Written by Vicki Holder
About 12 years ago, Caril and Brian reached a stage where they didn’t want to focus as heavily on their busy high-powered careers and were looking for something new. They’d become serious about collecting works by emerging New Zealand artists and inspired by an art tour they took in Melbourne, it dawned on them they could share their delight by doing the same thing in New Zealand, promoting the same contemporary art they were collecting themselves to the tourist market.
But the prevailing mood among New Zealand’s promoters meant getting to the people they wanted to reach was more difficult than they’d anticipated. A look at the various tourist websites showed a diet of scenery and action but little in the way of art tours. Tourism sites were just not interested in New Zealand art.
“It’s changed a bit now,” says Caril. “But when we started, ATEED’s website didn’t say ‘what to do in Auckland’, it said ‘what to do on a day excursion out of Auckland’! And they wondered why people didn’t stay in Auckland,” she laughs.
Then they were at a function and TJ McNamara, the Herald’s art reviewer, was there and they started talking about their idea. Taking tours of Auckland’s dealer art galleries appealed to him and he suggested he become the guide for Art Explore on Saturday mornings, which is how they arrived at the original format, gathering together groups of interested people in gallery precincts around Auckland city to discuss the art and the artists. To make it as accessible to as many people as possible, the cost was kept to a minimum at about the same as going to the movies.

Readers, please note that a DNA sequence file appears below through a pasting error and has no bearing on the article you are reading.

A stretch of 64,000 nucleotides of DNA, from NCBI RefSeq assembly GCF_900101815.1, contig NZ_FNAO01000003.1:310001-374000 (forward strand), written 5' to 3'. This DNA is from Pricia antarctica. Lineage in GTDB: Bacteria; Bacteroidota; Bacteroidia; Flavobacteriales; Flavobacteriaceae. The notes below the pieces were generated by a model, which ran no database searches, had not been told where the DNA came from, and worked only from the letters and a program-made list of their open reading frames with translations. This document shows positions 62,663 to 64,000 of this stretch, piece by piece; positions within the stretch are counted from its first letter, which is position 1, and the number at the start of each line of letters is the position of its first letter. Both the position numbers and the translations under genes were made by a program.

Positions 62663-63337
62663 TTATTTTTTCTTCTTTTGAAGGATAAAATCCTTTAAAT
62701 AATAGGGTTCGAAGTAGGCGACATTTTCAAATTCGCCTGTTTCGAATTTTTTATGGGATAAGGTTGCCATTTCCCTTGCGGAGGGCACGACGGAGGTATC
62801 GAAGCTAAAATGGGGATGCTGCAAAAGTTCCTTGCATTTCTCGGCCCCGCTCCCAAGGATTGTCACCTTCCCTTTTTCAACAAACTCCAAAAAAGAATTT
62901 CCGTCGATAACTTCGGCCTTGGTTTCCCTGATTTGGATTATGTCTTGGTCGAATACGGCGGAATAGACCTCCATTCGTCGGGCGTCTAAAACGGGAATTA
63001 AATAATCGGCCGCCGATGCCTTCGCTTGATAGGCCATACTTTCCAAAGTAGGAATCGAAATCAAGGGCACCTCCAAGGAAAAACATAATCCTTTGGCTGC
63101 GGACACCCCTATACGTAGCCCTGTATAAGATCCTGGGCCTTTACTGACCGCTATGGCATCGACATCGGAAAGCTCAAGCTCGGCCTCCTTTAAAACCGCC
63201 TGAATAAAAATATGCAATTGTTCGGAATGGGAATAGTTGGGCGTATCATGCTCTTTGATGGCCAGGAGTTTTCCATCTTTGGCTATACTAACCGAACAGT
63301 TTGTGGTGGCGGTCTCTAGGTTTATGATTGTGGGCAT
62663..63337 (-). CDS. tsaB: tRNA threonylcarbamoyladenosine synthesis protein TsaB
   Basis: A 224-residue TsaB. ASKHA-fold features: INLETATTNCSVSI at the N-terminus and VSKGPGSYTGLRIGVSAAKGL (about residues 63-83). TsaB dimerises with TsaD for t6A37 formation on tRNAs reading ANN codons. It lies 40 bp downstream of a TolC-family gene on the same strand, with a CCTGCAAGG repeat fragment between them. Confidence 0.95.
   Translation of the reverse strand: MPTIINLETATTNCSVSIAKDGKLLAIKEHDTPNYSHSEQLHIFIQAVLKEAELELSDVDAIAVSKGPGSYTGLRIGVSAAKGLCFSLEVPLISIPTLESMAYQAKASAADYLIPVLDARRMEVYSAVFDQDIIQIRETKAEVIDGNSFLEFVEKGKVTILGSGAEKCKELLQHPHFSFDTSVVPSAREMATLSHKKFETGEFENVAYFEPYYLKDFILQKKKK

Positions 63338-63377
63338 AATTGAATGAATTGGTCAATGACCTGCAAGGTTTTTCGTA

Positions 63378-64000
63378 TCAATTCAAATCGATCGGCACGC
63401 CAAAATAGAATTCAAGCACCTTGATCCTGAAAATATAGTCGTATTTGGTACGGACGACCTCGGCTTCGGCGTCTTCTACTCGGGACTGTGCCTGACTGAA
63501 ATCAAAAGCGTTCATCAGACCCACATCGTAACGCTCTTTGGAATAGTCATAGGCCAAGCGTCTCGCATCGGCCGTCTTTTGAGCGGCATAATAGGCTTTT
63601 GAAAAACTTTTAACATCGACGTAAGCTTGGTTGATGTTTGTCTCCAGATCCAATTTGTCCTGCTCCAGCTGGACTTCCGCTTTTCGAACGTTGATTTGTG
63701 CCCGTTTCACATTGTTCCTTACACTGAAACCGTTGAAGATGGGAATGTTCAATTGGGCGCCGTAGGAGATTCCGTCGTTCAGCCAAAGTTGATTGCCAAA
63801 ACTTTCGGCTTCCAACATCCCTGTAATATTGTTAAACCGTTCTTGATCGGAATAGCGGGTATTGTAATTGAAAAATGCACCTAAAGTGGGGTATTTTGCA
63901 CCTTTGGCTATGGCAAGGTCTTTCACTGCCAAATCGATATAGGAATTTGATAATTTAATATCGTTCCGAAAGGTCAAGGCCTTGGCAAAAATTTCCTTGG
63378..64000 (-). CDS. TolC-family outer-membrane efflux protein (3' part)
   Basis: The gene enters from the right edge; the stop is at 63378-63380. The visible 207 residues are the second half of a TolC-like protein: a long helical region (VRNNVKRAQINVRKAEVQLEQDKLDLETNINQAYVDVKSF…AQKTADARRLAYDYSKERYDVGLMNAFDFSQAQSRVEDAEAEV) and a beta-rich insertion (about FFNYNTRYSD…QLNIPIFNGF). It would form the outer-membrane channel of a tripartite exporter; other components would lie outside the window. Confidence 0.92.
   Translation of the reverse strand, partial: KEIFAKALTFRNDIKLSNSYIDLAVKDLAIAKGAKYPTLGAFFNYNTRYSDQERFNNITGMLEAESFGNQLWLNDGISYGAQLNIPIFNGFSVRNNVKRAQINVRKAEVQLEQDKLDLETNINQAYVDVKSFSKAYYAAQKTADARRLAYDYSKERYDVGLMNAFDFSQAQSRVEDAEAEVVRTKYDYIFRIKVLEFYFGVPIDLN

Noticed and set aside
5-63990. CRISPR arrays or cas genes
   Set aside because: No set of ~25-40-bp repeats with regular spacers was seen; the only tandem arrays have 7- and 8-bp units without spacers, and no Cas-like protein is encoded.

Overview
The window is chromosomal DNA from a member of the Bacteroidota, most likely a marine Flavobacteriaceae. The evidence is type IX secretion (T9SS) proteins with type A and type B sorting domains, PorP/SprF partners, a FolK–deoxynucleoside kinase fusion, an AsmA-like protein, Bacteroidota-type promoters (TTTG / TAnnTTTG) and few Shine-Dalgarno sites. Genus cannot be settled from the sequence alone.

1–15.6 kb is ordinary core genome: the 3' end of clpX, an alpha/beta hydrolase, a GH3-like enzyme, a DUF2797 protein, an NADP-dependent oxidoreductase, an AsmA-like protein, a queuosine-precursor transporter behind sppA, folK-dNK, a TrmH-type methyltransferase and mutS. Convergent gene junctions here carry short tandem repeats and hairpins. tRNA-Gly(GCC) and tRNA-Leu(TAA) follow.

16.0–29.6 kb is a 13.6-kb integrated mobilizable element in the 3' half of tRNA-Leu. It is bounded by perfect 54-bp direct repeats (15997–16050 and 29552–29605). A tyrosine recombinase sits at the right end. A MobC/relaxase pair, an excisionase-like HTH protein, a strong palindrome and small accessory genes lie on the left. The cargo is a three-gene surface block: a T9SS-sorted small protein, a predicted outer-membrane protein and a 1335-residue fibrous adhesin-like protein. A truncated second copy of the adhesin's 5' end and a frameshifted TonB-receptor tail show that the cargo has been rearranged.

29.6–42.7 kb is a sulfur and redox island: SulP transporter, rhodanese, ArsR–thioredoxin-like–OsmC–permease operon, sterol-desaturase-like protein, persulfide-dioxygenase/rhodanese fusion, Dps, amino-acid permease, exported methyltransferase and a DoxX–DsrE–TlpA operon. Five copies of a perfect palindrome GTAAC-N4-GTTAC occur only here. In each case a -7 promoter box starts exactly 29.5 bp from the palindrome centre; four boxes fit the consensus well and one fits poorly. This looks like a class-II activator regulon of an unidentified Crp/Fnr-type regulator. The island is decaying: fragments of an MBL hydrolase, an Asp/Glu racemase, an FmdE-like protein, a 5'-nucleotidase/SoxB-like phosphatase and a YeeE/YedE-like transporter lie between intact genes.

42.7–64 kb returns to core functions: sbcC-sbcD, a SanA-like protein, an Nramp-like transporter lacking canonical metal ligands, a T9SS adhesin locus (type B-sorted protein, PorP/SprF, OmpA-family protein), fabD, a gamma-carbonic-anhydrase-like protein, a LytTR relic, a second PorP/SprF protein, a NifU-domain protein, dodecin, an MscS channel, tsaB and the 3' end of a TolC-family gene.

But they soon realised art tourism was always going to be a hard sell. Says Brian: “No-one comes to Auckland to see New Zealand art. There are people who come to see scenery or take in the action.”
Concerned with the very low appreciation of art in New Zealand, they sought to reach ordinary people like themselves to try to elevate awareness by giving them an experience of some of the extraordinarily innovative art produced here.
“There’s some really good Pacific art going on. People don’t appreciate it enough. It’s our mission to get as many people as possible interested. So, we’re providing experiences around art.”
At first, the galleries simply did not get it. “They thought we were strange, eccentric and it would be all over in six months and we’d go back to our normal jobs sweeping the floor,” says Brian. “The art world can be quite elitist and closed about where their market is. Basically, they’re specialist retail outlets. But they don’t realise this and they don’t see they need to really value all their clientele including potential clientele. They have all sorts of elitist ideas about where their market is. It’s a very confused scene.”
But, 12 years on, Art Explore is now part of the fabric of the art world.
What Caril and Brian do with Art Explore complements their own collecting. “There’s a whole species of art collectors out there,” explains Brian. “There are trend collectors. Other people follow certain artists. We’re quite different. We’ve collected emerging artists and that’s what we see in most of the dealer galleries.